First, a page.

Budapest's market halls and flea markets offer a lively and colourful shopping experience. These are the places for souvenirs and gifts - from Communist-era badges to amber bottles of Tokaj wine
Hit the markets and the flea markets and you'll be doing what Budapesters do when they're after the best bargains and the freshest produce. You'll need cash in your pocket at these sorts of places - few are likely to accept cards. There might also be a little room for a discount on the marked price, although Hungarians don't have a culture of haggling - if you're lucky, you might squeeze 10 per cent at markets and a bit more at flea markets.
When locals want the freshest fruit, veg, meat and flowers, they hit a market hall. Stalls displaying their wares are ranged in rows beneath a roofed hall, rather like a fancy warehouse space. You’ll find them at Rákóczi tér, Klauzál tér, Hunyadi tér, Hold utca, Vámház körút and Batthyány tér, and most date back to the last years of the 19th century.
The biggest and best, however, is the Great Market Hall or Nagycsarnok (Vámház körút 1-3; www.piaconline.hu; open Mon 6am-5pm, Tue-Fri 6am-6pm, Sat 6am-3pm). It’s a proud, impressive place. Designed by leading architect Samu Pecz in 1897, it has a turreted roof covered with brightly-coloured roof tiles, while inside there are arching girders and beautiful iron railings. There are three floors. On the ground floor, stall holders sell strings of paprika, tins of goose liver and caviar, bottles of Tokaj wine and throat-tingling fruit brandy, fragrant vegetables, slabs of meat, and the less-appetising ingredients of Hungarian cuisine - hanging sheets of stomach lining, piles of chicken feet, fat in its various forms. There’s more of the same on the lower-ground floor, including large tanks of live river fish. The upper floor holds stalls selling souvenirs: pretty lace tablecloths and handkerchiefs, Russian dolls, leather handbags, patterned glassware and wooden games and toys. Here too are some büfés, fast-food shacks offering plastic plates of sausage, stuffed cabbage and other belt-busting Hungarian favourites for a few forints.
At Christmas, several seasonal markets appear in the city’s squares. The main one capitalises on the tourist trade in Vörösmarty tér, home of the popular Gerbeaud. Wooden toys, glassware and bottles of Hungarian wine and spirits dominate the many stalls, and you can keep your strength up with kürtős kalács (a sweet pastry ‘chimney’ covered in caramelised sugar) and mugs of hot wine.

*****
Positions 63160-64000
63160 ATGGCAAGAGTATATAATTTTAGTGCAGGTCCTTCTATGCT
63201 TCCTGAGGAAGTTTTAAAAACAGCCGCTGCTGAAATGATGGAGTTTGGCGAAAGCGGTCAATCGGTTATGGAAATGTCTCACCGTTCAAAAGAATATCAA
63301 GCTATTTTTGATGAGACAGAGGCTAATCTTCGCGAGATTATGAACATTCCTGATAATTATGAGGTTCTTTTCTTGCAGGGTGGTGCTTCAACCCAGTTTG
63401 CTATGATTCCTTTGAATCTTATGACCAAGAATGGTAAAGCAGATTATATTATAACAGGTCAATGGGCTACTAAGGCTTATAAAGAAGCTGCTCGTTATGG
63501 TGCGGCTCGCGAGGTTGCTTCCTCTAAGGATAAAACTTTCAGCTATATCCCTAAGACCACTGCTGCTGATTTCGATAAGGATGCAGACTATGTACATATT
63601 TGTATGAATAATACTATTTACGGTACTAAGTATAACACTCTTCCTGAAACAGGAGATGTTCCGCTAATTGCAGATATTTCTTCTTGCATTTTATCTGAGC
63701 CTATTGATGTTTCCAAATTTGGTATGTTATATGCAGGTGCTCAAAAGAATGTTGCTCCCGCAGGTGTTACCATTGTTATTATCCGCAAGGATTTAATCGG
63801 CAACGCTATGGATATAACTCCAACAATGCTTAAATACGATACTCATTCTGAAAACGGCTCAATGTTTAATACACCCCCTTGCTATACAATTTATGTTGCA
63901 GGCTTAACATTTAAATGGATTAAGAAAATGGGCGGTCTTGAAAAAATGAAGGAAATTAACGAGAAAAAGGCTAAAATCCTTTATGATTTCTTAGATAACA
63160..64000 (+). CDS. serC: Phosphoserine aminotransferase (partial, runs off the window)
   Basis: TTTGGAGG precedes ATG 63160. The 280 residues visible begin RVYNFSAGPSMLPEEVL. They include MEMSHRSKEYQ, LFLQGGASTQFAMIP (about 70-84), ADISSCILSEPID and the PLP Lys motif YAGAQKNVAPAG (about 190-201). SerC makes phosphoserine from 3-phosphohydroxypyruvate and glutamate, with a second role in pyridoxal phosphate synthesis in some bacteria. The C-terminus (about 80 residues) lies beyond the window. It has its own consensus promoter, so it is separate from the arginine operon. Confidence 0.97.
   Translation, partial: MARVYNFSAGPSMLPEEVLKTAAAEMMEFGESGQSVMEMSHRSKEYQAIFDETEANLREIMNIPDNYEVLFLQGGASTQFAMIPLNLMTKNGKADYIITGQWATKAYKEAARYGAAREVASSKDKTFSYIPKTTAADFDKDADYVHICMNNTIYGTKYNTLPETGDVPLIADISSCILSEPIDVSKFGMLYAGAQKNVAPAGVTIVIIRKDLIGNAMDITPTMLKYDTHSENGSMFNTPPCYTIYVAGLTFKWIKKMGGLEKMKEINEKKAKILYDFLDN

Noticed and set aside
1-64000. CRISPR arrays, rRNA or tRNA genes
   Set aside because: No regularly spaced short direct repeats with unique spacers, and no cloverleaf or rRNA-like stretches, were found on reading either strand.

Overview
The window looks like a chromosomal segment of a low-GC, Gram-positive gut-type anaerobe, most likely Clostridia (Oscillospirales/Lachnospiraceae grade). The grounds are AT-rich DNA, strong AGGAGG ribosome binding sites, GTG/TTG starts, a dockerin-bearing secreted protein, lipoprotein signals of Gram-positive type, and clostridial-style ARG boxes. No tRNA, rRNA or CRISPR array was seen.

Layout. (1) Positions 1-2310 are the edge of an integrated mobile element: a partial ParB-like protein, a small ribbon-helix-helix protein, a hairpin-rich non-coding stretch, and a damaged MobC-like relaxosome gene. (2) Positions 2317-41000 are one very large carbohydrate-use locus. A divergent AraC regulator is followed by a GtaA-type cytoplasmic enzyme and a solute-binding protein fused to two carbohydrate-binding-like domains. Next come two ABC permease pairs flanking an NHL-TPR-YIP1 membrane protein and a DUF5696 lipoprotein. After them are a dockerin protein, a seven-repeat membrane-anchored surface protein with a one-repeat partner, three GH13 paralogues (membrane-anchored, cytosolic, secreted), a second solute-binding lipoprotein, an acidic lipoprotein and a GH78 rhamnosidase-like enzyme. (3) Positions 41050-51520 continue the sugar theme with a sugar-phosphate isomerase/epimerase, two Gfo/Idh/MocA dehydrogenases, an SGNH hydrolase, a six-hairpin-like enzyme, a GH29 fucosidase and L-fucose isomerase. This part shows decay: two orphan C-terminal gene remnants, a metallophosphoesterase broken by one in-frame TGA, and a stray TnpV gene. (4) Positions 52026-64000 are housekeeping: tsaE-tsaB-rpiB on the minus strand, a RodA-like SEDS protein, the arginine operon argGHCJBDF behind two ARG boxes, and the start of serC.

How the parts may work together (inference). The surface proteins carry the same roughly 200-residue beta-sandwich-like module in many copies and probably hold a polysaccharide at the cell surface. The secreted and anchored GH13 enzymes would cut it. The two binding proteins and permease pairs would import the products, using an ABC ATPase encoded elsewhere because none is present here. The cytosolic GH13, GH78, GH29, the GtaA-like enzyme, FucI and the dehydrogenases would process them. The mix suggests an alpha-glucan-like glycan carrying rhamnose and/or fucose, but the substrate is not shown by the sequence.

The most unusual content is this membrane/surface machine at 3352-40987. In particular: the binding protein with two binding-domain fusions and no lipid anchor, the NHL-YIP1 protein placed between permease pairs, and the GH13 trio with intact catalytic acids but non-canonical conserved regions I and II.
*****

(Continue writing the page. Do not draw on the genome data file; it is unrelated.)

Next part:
For something more modern, the WAMP Market (Erzsébet tér; +36 1 784 8475; www.wamp.hu) is a relatively fresh addition to the city’s market scene. It operates once a month, and sells ceramics and jewellery crafted by contemporary Hungarian designers.
At weekends, bargain hunters hit the flea markets. Every visit is a new experience - you never know quite what you might find. Ecseri Flea Market (Nagykőrösi út 156; open Mon-Fri 8am-4pm, Sat 6am-3pm, Sun 8am-1pm) lies in a suburb to the south east of the city centre. It offers an eclectic collection of items, ranging from cheap clothing to spare parts, furniture and memorabilia.
The huge Józsefvárosi piac (Kőbányai út 16; open Mon-Fri 6am-6pm, Sat-Sun 6am-4pm) is near Kerepes Cemetery, and is often referred to as the ‘Chinese market’ because of the Far-Eastern heritage of many of the traders. Novák piac (Dózsa György út 1-3; open Mon-Fri 7am-4pm, Sat-Sun 6am-5pm) sits near the Puskás Stadion, and has a particularly vibrant atmosphere at weekends. Petőfi Csarnok (Zichy Mihály út 14; open Sat-Sun 8am-2pm) is a small, weekend flea market in City Park.
More expert advice on Budapest
For suggestions on where to stay in Budapest, see my Budapest Hotels – Award winning expert hotel reviews, from cheap to luxury hotels in Budapest page.
Read my overview on Shopping in Budapest.